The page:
Today, road-trip planning apps, like Roadtrippers and Waze, have become increasingly popular among travelers for mapping out routes. But there is one critical factor most first-time road travelers forget to consider: what happens if there is no internet connectivity? Although rare, this is a very real possibility. Some apps, like Google Travel, will work offline. But it would hardly make a difference if you have device trouble, such as a malfunction or a dead battery. This is why an old-fashioned paper map is an essential companion for any road trip, especially if it involves long-distance travel.
3. Ensure your car is road-ready
The last thing you want on your cross-country road trip is car trouble. To confirm your car is road-ready:
- Get it inspected by an experienced mechanic. Inform them about your planned journey and the distance your car must endure.
- Check your tires, oil, brakes, lights, air filters, coolant, and everything in between.
- Ask for their advice on repairs and replacements to plan for a safe drive.
In addition, keep a fix-a-flat, jump jack, and socket set in the car to tackle any unexpected events.
4. Pack the essentials
Here is what we recommend you pack for the drive:
Food and drinks
Your friends and family will appreciate some snacks to nibble on. Also, pack plenty of water. Dehydration could make you tired and sap energy.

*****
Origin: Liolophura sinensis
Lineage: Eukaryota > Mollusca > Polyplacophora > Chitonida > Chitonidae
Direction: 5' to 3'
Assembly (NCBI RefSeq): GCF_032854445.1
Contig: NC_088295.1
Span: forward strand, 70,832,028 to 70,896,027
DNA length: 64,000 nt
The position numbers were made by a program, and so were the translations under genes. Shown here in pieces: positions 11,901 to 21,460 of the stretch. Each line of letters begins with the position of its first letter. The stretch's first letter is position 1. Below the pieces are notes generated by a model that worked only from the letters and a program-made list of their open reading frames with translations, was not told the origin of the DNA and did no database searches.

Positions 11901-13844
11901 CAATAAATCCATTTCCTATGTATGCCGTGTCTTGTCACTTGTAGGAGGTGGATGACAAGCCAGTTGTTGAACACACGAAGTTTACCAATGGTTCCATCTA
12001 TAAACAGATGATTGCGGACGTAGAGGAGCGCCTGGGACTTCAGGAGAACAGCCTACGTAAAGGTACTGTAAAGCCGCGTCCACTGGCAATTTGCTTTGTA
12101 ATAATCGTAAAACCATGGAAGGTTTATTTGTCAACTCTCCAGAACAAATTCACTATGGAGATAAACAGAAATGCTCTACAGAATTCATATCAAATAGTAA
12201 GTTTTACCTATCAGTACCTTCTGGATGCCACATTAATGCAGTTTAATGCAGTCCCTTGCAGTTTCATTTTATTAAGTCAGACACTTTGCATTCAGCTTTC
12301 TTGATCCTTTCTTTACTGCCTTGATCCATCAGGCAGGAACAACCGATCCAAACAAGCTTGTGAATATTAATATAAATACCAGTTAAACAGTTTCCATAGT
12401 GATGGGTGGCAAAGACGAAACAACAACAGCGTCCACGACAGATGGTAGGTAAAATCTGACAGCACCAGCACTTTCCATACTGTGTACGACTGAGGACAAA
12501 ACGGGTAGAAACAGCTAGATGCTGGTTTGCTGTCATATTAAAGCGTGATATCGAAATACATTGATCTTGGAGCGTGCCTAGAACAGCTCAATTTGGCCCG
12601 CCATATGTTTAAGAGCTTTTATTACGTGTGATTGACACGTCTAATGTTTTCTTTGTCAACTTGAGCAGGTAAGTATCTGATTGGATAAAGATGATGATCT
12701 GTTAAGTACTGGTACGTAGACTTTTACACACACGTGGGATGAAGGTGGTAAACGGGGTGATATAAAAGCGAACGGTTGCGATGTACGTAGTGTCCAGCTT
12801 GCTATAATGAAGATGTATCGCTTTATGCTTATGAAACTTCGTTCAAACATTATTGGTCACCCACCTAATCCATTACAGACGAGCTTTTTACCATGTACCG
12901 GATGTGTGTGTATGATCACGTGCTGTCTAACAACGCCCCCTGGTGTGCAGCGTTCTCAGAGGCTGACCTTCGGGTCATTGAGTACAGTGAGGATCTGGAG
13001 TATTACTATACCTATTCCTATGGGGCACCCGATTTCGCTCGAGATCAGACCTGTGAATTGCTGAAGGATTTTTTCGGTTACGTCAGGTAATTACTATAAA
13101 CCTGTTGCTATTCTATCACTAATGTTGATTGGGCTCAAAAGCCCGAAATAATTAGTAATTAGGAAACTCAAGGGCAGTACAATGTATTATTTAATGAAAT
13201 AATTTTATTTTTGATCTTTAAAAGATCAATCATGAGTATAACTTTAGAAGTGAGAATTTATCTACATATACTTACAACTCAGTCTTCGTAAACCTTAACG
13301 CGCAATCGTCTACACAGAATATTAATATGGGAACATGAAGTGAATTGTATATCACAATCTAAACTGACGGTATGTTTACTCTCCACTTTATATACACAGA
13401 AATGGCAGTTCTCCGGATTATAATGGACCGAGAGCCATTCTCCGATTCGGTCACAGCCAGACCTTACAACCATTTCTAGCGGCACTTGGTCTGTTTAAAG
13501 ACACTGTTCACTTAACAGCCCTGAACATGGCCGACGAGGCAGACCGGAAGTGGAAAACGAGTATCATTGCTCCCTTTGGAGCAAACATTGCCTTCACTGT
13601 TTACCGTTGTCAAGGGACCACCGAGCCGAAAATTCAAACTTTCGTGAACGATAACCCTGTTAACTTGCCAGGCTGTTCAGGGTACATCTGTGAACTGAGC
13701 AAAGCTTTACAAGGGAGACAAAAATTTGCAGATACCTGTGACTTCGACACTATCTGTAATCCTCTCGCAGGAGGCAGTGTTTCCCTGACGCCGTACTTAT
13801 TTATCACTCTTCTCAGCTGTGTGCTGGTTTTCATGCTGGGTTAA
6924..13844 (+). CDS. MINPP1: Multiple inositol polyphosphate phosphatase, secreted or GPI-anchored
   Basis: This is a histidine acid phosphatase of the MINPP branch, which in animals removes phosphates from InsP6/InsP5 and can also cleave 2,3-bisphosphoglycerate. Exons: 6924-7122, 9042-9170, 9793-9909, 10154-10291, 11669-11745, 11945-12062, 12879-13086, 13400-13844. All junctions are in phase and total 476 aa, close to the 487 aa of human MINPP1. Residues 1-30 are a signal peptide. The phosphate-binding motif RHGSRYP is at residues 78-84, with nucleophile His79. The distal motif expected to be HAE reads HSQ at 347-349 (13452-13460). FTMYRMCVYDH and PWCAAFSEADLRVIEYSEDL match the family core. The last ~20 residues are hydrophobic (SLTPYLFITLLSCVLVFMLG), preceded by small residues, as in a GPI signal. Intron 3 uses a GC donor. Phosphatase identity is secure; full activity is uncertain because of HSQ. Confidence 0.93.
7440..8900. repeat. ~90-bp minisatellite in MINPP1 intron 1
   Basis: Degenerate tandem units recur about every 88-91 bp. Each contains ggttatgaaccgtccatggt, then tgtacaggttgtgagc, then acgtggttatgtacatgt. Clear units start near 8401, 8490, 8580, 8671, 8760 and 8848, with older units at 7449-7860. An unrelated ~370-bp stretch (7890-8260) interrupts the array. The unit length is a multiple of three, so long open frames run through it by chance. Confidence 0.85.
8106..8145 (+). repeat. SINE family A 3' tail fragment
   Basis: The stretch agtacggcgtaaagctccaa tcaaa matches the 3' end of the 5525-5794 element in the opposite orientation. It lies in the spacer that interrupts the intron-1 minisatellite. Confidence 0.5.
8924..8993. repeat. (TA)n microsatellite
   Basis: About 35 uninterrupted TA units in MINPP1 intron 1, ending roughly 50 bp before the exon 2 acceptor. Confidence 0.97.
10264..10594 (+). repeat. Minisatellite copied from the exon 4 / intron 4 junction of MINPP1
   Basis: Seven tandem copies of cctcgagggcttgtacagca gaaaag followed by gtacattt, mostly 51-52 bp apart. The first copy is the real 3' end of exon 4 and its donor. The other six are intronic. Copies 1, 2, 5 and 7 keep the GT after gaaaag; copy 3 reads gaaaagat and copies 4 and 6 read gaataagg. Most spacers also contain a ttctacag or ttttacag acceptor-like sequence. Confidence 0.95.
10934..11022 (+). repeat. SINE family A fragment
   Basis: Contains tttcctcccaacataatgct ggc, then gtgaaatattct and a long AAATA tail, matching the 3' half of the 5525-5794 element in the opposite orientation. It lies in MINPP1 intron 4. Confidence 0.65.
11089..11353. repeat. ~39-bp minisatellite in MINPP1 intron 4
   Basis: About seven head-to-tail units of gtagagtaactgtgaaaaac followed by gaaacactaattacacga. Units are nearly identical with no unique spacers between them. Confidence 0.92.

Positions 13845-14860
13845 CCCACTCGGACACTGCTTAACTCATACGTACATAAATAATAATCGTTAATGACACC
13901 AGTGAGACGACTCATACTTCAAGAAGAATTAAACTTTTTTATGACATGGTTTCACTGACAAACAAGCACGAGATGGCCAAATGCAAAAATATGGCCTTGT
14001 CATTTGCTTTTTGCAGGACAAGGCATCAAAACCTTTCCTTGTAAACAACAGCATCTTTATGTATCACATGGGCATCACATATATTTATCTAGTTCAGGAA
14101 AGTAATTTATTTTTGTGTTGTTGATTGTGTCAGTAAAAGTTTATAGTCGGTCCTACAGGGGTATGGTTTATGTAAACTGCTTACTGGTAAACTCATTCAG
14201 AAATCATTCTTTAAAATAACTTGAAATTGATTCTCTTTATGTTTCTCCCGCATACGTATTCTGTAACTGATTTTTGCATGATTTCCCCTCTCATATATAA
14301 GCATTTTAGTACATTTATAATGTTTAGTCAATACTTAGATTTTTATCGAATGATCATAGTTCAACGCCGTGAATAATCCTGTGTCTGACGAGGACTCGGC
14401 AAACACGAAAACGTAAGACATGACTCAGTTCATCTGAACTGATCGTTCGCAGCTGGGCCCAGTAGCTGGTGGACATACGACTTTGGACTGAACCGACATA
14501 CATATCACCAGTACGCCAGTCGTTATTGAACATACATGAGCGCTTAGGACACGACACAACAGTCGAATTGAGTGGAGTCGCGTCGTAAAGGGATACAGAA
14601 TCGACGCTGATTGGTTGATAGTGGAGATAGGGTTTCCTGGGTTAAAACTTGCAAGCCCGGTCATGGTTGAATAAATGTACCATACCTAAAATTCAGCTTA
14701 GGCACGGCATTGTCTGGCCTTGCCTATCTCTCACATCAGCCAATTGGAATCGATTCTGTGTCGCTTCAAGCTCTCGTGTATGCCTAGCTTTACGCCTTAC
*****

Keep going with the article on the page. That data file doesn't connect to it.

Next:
Clothes and blankets
Take weather-appropriate clothes to last your trip, together with a few extras in case of an emergency.
Having a first aid kit is also important to avoid going in search of a drugstore for basic mishaps.
Consider downloading a few travel-music playlists. You can also pack a DVD player and some puzzles, magazines, and games.
Phones in good working order and backup batteries are essential. But ensure they are all charged.
In addition, knowing whom to call in an emergency is crucial to avoid extra stress. So, prepare a list of contacts that may come in handy during your time away from home.
Nowadays, there are online resources to help you with this. Leadar is an excellent tool for finding local mechanics if you run into car trouble. iExit will find the nearest gas station along the interstate in case you run out of fuel. It’s also a great idea to use a photo collage maker tool to collect and preserve memories from your trip. This way, you can create stunning collages with pictures of the beautiful scenery, fun moments with friends and family, and other memorable experiences. These collages can be shared with your loved ones or kept as souvenirs to cherish the journey for years to come.
To Wrap Up
Adequate preparation is crucial when you are planning a cross-country road trip with friends and family. Prepare an itinerary, map out your route, and spend time researching it. Get your car checked, have it cleaned, and list what you may need to avoid overloading it at the last minute. With sufficient planning, you could make the best out of your road trip, so you and your companions can enjoy the drive.